I like doing an exercise like this because it offers a provocation. It’s a personal Rorschach test, a way to open those tightly shut doors of your mind and follow the surprising feather of a memory.
Exercises like these don’t have to be only focused on creating a new story idea. You might do something similar to warm up each day, just to get the pen moving on the page, or when you arrive at a patch of quicksand in your novel. Writing exercises can take you out of your usual frame, and sometimes the frame of the story is what holds it back most. The nice thing about prompts like these is that they feel like throwaway writing, so the pressure is diminished, and you can try something wild. Exercises also teach that much of writing happens on the fly. The conductor isn’t always waving his or her wand to orchestrate the symphony’s sounds. It’s good to chase your own notes, without direction, and let your ideas lead the way.
Believe in Yourself
Some writers get writers block because they think they don’t have anything important enough to say, or they don’t believe they have the right high falutin’ literary words to tell their story. Or, they fear the world will hate their work. It’s a natural fear. After all, when we tell others we’re writers, people rarely give us a warm hug of approval and praise. They usually ask something like, “Are you published?” Or, worse, they simply say, “Oh.”
Agatha Christie said that even after she’d written ten books, she didn’t really consider herself a “bona fide author.” You earn your bona fides each time you pick up a pen and write your story, however. You’re a writer because you write. There’s no other definition.
So honor the impetus that bids you to write. Tell yourself you’re a writer. Tell the world you’re a writer. And never doubt it.
Don’t Wait for Inspiration
Inspiration is a funny thing. It’s powerful enough to move mountains. When it strikes, it carries an author forward like the rushing torrents of a flooded river. And yet, if you wait for it, nothing happens.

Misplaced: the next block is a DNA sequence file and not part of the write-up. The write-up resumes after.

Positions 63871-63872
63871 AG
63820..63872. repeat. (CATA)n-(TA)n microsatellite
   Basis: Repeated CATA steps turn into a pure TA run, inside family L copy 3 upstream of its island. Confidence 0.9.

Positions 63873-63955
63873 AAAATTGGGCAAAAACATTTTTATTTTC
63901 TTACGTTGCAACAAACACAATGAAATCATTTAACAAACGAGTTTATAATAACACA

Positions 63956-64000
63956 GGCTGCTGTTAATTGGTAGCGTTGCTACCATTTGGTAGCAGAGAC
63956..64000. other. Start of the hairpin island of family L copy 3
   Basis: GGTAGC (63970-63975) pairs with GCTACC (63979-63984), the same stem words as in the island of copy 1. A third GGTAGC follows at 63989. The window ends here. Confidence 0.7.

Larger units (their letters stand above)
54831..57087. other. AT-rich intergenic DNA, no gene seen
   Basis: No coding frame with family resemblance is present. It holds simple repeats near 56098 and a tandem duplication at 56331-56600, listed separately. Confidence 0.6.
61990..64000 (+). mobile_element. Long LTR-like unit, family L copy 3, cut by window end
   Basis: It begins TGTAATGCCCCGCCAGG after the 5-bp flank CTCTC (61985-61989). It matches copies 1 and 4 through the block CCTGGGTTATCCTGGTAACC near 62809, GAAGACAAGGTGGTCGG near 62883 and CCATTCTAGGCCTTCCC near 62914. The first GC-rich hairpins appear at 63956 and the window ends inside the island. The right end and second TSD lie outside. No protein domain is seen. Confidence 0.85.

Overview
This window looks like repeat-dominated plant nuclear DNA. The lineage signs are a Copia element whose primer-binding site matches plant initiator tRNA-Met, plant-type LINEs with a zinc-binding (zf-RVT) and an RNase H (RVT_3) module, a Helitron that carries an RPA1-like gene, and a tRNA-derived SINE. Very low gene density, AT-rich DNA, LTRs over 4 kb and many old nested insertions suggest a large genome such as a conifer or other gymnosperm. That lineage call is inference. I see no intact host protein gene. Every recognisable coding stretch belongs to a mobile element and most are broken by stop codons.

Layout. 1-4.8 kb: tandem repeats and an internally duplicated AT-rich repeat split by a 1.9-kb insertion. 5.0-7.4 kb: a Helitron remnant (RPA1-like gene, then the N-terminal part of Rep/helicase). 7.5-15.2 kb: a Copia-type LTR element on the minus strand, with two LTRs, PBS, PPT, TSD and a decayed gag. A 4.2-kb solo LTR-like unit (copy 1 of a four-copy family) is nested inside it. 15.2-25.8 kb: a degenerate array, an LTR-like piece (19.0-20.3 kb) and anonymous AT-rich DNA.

Authors invoked the muse of Greek mythology to sing stories into their ears, but I’d like to recast this muse. The muse doesn’t sing the words of a story to you; the muse is conjured in the telling.
“A writer is either compelled to write or not,” said Toni Morrison. “If I waited for inspiration I wouldn't really be a writer.”
There's no such thing as writer's block. You are your own muse. Let the blank page be a spigot for all of the dramatic, ornery, lyrical, and shocking thoughts in your head that are eager to come out. The words you create every day are each fruit-bearing kernels of inspiration. Each word wants more and more words to follow.
Develop a Routine
It’s good to form a routine because a routine is a plan of dedication. A routine helps obliterate obstacles hindering you from writing.
But it’s even more than that. When you write during a certain time each day, and in an environment designated solely for rumination, you experience creative benefits. The regularity of time and place serves as an invitation for your mind to walk through the doorways of your imagination and fully concentrate on your story. Routines help to trigger cognitive cues that are associated with your story, cloaking you in the ideas, images, feelings, and sentences that are swirling in your subconscious. If you anoint a specific time and place for writing, it’s easier to transcend the intrusive fretfulness of life and rise above its cacophony. When you work regularly, inspiration strikes regularly.
Create Goals and Stick to Deadlines
The words goal and deadline might not ring with any poetic allure, but these two words are perhaps the most important concepts in living the artistic life. Goals are the lighthouse that guides the boat to shore. Without a clear goal, you’re likely to find a million ways of talking yourself out of committing to achievement.
Map out your writing goals for the year—big goals and all of the milestones that lead up to them. Pin a piece of paper with your goals over your writing desk.
You don’t need to write 50,000 words each month, of course, but think about what you can do each day on a regular basis. The NaNoWriMo website actually has goal trackers you can use year round. Can you revise your novel for an hour each day? Okay, then set a goal of 30 hours of revision in a month and track yourself each day. Can you write 250 words a day? Then set a goal of 7,500 words in a month (if you write 7,500 words a month, you’ll write 80,000 words in a year, which is a good-sized novel). Even a snail can travel a great distance if it moves forward each day.